Dutch major Hubertus Bruurmijn claims that a modified air bomb, so-called ’sow’, that hit the inhabited Hrasnica area in July 1995 was fired from the direction of Ilidza, an area controlled by the Sarajevo-Romanija Corps. UN military observers were among the thirteen persons injured in the attack

Hubertus Bruurmijn, svjedok na suđenju Momčilu PerišićuHubertus Bruurmijn, svjedok na suđenju Momčilu Perišiću

On 2 July 1995, UN military observer Hubertus Bruurmijn analyzed the crater where a modified air bomb exploded the night before. It hit a garage in the residential part of the Hrasnica neighborhood in Sarajevo. According to the indictment charging former chief of VJ General Staff Momcilo Perisic with a ‘substantial contribution’ to the crimes in Sarajevo, thirteen persons were injured in the incident. UN military observers were among those injured.

By analyzing the bomb crater, the Dutch major was able to conclude that the projectile had been launched from Ilidza, territory controlled by the VRS Sarajevo-Romanija Corps. As Bruurmijn noted, there were no military targets near the place of impact. However, ’the FAMOS factory was in the same line of fire’; the ’BH Army manufactured ammunition’ there, the witness explained.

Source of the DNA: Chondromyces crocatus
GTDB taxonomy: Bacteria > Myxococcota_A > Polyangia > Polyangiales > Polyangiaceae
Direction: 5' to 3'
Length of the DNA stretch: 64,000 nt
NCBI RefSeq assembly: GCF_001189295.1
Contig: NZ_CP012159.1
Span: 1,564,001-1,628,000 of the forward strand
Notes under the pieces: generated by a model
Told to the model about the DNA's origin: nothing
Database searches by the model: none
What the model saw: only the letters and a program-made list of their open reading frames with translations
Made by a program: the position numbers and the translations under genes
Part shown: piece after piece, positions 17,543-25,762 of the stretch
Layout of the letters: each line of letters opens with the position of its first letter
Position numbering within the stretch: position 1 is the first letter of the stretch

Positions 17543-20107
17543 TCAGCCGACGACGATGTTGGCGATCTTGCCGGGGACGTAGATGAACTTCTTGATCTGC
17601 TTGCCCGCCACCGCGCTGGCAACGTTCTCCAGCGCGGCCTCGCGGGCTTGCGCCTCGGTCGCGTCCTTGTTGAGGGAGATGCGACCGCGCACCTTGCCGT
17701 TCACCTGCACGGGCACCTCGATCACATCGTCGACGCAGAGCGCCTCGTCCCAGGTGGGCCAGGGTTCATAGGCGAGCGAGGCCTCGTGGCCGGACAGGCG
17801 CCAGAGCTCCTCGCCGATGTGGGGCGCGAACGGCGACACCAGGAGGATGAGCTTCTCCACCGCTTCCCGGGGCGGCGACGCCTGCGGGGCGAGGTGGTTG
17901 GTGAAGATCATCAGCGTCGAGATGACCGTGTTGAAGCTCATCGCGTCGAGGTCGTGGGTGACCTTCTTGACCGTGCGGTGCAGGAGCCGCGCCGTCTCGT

In an attempt to prove that the SRK members had at their disposal modified air bombs before July 1995 and were able to launch them from the Ilidza area, the prosecutor showed the witness an order signed by the Corps commander General Dragomir Milosevic in April 1995. Milosevic ordered the Ilidza Brigade to prepare a modified air bomb launcher and set the target at Hrasnica or Sokolovic Kolonija to create ’as many casualties and as much material damage as possible’.

In his cross-examination, the defense counsel drew attention to the conclusion that the modified air bomb first hit a position, then bounced and caused damage at a spot 150 meters away. This conclusion was based on the fact that rockets were found in one place, and the remains of the modified air bomb in another, the witness explained. However, he could not corroborate his claim since the ’Bosnian police did not permit him to investigate the place where the rockets had fallen’, the witness added.

At the General Milosevic's trial, the prosecution argued that modified air bombs were filled with fuel made in the Nuclear Science Institute in Vinca near Belgrade. As the indictment against General Perisic alleges, the Sarajevo-Romanija Corps received substantial support in personnel, money and logistics from Belgrade.

Tomorrow’s hearing has been rescheduled for Monday morning because the next prosecution witness has health problems.